In midfield Eric Dier offered little cover for those behind him and almost cost his team a goal when his suicidal first half back-pass resulted in a fine Hart save and a shot off the post. It was little surprise that a functional midfield of he and Jordan Henderson struggled to create or control possession and the tempo of the game. Deli Alli was thus isolated and starved of the ball ahead of them. It is hard to imagine England prospering without a Jack Wilshere type, as opposed to THE Jack Wilshere. Theo Walcott on paper appeared to be a sound choice given his form for Arsenal, but here he was marooned on the wing, with the ineffectual Daniel Sturridge playing as a lone striker, a role in which he has rarely looked comfortable for club or country. On the left flank Southgate favoured Jesse Lingard, a curious choice which has perplexed many Manchester United fans, some of whom struggled to understand his inclusion in the squad at all. Lingard is a disciplined and hard-working wide man, but has no exceptional qualities and can only have been chosen for his defensive diligence. The absence of Marcus Rashford until his late introduction as a substitute was a disappointment. The result of this strange hotch-pitch selection was an unbalanced side which was unable to retain possession or defend as a unit, without creativity and an effective forward target. In isolation, the Slovenia match will have done Southgate no favours in his quest to land the job full time.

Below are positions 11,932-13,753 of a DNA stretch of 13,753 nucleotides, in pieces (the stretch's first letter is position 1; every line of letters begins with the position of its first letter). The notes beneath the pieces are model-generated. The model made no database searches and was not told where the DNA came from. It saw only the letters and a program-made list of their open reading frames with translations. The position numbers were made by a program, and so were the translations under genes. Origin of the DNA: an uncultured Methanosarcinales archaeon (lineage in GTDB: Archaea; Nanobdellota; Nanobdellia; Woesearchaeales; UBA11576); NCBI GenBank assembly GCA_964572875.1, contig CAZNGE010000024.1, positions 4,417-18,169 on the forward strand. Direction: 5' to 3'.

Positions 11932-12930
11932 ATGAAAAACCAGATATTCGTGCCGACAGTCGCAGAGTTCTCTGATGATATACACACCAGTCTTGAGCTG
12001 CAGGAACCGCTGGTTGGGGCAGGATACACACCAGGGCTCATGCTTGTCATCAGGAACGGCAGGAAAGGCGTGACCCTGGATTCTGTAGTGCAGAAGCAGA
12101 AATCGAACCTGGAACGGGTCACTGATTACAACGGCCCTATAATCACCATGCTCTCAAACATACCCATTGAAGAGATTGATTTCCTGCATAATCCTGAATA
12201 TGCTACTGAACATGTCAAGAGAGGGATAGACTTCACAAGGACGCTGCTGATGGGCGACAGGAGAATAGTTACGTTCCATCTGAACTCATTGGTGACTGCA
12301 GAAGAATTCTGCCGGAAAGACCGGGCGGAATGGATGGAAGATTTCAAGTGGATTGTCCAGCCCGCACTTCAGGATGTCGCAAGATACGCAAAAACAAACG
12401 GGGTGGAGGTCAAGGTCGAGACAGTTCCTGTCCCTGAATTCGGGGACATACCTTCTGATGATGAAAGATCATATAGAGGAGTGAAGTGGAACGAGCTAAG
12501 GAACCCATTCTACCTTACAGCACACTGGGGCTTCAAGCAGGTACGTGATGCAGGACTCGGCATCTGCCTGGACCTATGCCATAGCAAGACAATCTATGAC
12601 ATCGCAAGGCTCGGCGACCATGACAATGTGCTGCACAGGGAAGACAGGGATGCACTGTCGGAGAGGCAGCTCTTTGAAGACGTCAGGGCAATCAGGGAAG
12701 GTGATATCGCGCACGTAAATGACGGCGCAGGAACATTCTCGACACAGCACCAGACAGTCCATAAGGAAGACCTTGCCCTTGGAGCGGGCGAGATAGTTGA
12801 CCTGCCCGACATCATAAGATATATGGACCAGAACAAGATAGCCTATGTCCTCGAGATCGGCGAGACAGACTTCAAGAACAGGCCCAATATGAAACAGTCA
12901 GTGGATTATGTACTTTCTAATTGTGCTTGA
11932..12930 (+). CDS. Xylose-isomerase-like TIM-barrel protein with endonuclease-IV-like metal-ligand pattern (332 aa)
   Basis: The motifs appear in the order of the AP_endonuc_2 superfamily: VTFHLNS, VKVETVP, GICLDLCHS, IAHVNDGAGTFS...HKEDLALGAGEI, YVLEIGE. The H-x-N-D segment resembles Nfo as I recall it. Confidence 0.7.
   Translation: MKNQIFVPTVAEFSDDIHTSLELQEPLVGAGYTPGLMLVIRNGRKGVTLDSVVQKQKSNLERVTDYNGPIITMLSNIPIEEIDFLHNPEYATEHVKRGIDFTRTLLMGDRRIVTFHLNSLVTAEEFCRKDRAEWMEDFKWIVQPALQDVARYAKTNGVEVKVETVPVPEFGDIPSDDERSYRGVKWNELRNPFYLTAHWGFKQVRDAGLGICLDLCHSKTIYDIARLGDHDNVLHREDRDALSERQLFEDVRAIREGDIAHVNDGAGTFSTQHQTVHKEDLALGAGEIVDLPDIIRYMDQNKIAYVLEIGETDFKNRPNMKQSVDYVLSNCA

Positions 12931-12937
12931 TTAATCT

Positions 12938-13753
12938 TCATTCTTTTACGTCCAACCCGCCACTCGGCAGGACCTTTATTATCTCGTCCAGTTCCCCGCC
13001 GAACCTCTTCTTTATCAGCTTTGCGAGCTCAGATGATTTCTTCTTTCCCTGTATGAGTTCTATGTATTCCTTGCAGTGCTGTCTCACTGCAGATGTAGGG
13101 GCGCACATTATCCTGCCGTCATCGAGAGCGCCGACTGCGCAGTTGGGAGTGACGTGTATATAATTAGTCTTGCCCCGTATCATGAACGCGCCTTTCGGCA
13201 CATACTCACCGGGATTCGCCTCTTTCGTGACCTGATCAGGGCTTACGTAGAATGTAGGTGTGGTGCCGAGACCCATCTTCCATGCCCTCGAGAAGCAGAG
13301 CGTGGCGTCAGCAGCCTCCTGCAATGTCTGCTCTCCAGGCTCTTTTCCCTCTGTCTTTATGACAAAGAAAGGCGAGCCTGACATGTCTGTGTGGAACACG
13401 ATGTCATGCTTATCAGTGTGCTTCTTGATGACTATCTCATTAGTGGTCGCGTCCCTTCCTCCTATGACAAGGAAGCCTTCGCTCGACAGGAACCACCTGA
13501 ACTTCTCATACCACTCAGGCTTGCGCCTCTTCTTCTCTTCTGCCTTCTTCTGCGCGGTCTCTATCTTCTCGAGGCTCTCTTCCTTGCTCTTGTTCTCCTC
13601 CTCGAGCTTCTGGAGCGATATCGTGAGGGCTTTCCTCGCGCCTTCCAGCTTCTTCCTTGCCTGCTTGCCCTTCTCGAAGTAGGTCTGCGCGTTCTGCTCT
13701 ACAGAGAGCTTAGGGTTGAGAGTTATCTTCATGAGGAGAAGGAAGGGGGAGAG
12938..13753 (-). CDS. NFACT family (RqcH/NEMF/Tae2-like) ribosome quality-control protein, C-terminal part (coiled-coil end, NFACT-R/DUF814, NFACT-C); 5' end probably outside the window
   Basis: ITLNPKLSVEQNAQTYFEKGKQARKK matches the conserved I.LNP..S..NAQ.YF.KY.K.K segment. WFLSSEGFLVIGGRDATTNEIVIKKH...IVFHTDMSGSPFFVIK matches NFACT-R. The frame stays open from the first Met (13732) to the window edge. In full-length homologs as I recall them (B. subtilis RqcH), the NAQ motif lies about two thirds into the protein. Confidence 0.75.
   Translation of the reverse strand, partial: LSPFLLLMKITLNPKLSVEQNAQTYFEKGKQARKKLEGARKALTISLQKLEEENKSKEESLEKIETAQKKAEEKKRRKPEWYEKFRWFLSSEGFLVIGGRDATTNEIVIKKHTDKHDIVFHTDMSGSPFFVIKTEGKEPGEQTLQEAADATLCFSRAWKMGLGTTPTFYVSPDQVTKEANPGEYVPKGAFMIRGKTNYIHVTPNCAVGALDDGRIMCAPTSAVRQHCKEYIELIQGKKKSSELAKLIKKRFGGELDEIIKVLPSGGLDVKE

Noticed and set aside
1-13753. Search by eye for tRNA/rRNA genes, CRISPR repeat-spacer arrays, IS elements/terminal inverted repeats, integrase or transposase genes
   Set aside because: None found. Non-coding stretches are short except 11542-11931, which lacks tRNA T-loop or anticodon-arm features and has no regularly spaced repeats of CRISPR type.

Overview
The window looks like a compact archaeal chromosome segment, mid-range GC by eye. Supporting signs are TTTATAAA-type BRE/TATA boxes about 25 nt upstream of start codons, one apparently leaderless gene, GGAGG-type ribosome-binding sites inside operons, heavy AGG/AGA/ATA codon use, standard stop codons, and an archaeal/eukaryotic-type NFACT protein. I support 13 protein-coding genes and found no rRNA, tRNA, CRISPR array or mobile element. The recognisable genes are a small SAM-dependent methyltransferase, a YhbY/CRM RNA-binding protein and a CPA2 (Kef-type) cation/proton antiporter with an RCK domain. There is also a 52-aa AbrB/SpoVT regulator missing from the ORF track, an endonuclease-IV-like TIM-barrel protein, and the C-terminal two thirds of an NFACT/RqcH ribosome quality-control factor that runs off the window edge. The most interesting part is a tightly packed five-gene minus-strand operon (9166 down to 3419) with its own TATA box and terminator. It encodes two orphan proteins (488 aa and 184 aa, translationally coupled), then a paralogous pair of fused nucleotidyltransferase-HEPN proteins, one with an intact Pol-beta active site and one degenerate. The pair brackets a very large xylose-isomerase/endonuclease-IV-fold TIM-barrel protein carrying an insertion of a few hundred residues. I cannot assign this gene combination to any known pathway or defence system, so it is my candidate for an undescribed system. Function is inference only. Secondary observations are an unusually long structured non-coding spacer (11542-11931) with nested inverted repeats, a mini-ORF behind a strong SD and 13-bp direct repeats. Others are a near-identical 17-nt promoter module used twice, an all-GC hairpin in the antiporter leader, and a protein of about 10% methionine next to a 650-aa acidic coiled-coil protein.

But Southgate should not be judged too harshly at this stage. Aside from his lack of contact time and competitive games we must accept that he, as with Allardyce (briefly) and Hodgson before him, is trying to create a coherent unit from a desperately average pool of players, perhaps the worst an England manager has ever had to work with. He works for a nation with too few qualified coaches, where blood and guts still often trump technical excellence and that has a total mental block when the chips are down. Failure is expected, entertainment only dreamed of. The Football Association could appoint Pep Guardiola and the chances are that the relentless struggle would continue. No top class coach in their right mind would take this poisoned chalice. It has become a conduit to career suicide. And thus Gareth Southgate is as good a leader as any, for he has no club managerial career to scupper and has as good a knowledge of the state of the English game as any domestic coach. It wouldn’t surprise if he got the job despite his final two games being as turgid and uninspiring as we have seen this week. We have no Beckham, Scholes, Owen, Shearer, Gerrard, Lampard, Ferdinand, Neville, Ashley Cole et al. Challenging in international tournaments can no longer be an expectation. With this group of players competence should be Southgate’s goal.